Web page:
Saturday, November 26, 2011

Frederic Pohl's Birthday Wish

The wonderful science fiction author and patriot Frederik Pohl (author of Day Million, The Space Merchants and the HeeChee Saga. He's one smart guy well worth listening to!)  posted the following today:
Dear Readers:
Today is my 92nd birthday, an age which gives me the privilege of asking for the kind of birthday present I would most like to get. That present is simply this: Please take this seriously.
As you can see, the letter below is addressed primarily to our American occupiers, since they’re the ones most likely to climb on and make it move. But it’s also for every American voter who can see that something is crucially threatening our society’s basic needs, and wants to do something to stop it.
Dear Occupier:
You’ve made a wonderful start! Now give the Republican war machine a kick where it hurts them the most. Copy the letter below. Send it to every Republican official or candidate in your state, town or district. Make some more copies and send them to all your friends … and do it quickly, before the Republican High Command finds some way of stopping it.
The Republicans think they own everything, from the Supreme Court to your local school board. They come pretty close, too. But they don’t own your vote — yet. Use it while you’ve still got it!
Print or type your name
And your home address
All of it
Dear former Republican friend:
This letter is to let you know that your Party’s tactics of destroying the ability of our government to function by means of your no-tax increase-pledge is too recklessly destructive a threat to be taken, even by fanatics.
Accordingly, I now pledge that I, the undersigned, will never again vote for any Republican candidate for any elective office in America until the Republican Party abandons this perilous, un-American and very nearly treasonable action.
Sincerely yours,
(A Registered Voter
At the Above Address.)
(original here)
After all the good stuff this guy has given us, shouldn't we give him one little gift?

Friday, November 25, 2011

What is the Civilian Medical Resources Network?

My friends at the GI Rights Hotline told me about this great group, which can use a little help:

Article Banner
"An average of eighteen United States military veterans kill themselves every day. Nearly a thousand former soldiers under the care of the Department of Veterans Affairs attempt suicide every month. The crisis has grown so urgent that more veterans are killing themselves than are dying in the wars in Iraq and Afghanistan.
In April 2008 a study by the RAND Corporation reported that 300,000 Iraq and Afghanistan war veterans currently suffer from post traumatic stress disorder and/or major depression. An additional 320,000 soldiers suffer from traumatic brain injury or physical brain damage. Many of these GIs do not receive adequate help from the Pentagon and VA system.
The Civilian Medical Resources Network began in March 2005, working to address the unmet medical and psychological needs of active-duty U.S. military personnel who contact the GI Rights Hotline (a national effort by 25 religious and peace organizations).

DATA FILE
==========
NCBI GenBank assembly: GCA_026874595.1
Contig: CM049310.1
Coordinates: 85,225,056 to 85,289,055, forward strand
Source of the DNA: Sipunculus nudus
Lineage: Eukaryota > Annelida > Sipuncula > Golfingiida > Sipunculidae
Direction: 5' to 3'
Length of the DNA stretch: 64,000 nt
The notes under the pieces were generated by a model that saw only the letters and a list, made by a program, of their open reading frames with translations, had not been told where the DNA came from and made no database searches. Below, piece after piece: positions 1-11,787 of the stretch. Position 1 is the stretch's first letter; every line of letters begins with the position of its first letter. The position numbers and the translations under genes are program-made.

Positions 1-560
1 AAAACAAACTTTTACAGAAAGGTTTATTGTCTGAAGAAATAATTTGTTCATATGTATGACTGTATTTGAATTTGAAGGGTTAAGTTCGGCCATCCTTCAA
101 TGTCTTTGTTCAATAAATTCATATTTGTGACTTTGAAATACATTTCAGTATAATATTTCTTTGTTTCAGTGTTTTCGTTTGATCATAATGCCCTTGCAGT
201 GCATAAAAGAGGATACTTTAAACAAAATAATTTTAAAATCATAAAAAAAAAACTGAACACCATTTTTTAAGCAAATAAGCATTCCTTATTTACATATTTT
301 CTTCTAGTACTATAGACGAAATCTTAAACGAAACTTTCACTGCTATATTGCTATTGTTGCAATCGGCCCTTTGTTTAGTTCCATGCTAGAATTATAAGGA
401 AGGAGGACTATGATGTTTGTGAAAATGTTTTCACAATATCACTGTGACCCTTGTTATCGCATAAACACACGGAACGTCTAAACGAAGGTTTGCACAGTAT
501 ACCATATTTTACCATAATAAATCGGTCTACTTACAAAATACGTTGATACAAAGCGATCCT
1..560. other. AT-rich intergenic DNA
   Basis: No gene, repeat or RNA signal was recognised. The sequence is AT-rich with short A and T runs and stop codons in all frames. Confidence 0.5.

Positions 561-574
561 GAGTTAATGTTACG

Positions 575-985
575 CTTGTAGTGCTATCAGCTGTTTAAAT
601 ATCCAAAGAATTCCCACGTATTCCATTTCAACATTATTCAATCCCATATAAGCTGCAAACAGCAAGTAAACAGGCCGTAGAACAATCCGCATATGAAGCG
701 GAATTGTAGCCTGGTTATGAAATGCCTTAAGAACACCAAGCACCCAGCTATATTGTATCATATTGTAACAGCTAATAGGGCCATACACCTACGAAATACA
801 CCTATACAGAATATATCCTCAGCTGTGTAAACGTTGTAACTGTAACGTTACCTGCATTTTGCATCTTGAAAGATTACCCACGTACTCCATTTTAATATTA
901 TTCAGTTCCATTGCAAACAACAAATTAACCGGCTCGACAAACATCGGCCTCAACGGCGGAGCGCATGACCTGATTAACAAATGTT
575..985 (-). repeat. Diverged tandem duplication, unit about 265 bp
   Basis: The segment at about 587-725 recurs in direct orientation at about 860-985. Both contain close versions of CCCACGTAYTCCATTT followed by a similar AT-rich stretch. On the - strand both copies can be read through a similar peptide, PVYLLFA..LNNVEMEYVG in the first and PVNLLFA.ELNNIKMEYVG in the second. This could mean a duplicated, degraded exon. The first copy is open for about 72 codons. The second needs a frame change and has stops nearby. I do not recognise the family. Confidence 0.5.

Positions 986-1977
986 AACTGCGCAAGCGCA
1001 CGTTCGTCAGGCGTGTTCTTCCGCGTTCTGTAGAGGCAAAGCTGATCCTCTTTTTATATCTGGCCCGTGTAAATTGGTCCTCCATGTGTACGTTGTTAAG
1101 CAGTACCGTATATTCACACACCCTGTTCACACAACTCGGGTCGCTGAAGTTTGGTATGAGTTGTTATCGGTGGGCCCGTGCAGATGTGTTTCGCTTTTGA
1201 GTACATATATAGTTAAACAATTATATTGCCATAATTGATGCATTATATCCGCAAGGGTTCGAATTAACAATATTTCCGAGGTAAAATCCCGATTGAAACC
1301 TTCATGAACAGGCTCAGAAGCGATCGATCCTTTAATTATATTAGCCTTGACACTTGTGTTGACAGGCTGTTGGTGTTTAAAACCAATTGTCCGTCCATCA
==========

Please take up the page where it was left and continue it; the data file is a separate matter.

The Network has grown from three participating professionals to over 85 currently, located in all areas of the country. Professionals receive a brief training in the support and documentation that the GIs require. Due to GIs' limited financial resources and insurance coverage for civilian services, Network professionals generally provide care free or at greatly reduced cost. When possible, GIs visit Network professionals in person; if an in-person visit proves unfeasible due to geographical distance, Network professionals assist GIs by telephone consultations. The volume of new clients that the Network serves has increased from approximately two per month initially to four per week currently. We are expanding our outreach to peace organizations, professional organizations, and especially GIs.
To support this group - and/or to contact it if you need it - see

Thursday, November 24, 2011

Thankful for Corn, Crocosmia, and Family (#ctww)

Corn stalks, bound with
fiberous stalks from
flowers (Crocosmia)
What new thing am I thankful for this year?
Decorating for Thanksgiving this year, I used the corn stalks planted by Mother-In-Law toward the end of the summer. Their ears didn't have time to ripen, but they gave a Happy Harvest Festival look to our Narnia Lamp, just in time for Thanksgiving!
I bound the stalks to the lamp with a couple of stalks from the Crocosmia in the side yard. This is a very pretty perennial that naturally dies back, leaving brown stalks and leaves that are rich in long and strong fibers.I'm sure that an overachiever could process the fibers and spin them into twine or a fabric, but for rough outdoor work, it sufficed to treat the stalks, which had been softened by rainy weather, as a thick twine or narrow yarn.
This decoration is 100% local, biodegradable and free. When it's time to replace it with the next holiday's decor, I'll send it onto the compost heap. What a win in every way!
I didn't think of this idea until too late for last week's Change the World Wednesday challenge, (eco-friendly holiday decor) but I'll pass it on to CTWW anyway, along with my response to this weeks's challenge:
"This week make  a conscious effort to waste no food."
This will be a challenge this week especially, because we made a whole lot of food for Thanksgiving and didn't succeed in giving away all the leftovers.We had an excellent time with much of my family: my mother, sister Sue, her daughter Caillie, brothers David and Eric, sister-in-law Jie and of course Kris and the three cats. Unfortunately Steve and Sherri were unable to make it, due to the power outage in Everett, but the food situation was bountiful - which is sort of the point of Thanksgiving. If we are systematic, I think we can ensure that the leftover all get eaten in the normal course of meals over the next week.
In some sense, we're already ahead in the "waste no food" effort since I used some "tired fruit" in making a pie. "Tired fruit" isn't a scientific term, but it's what you get when fruit or berries have sat around for a little too long - they aren't rotten but are making their displeasure at being ignored known by adopting a drawn, wan, possibly dry appearance. We used to habitually toss out such fruit, either in the trash or composting. However, this is wasteful and unnecessary. I've learned to give such sullen food the freeze-out, usually by tossing them into the freezer. Then, when it's time to make a pie, pull out the tired fruit and mix with a little fresh; the baking process seems to forgiven the problem and we get to enjoy the fruit anew. There may be some slight loss in nutrition, as compared to fresh fruit, but it's still better than many other foods.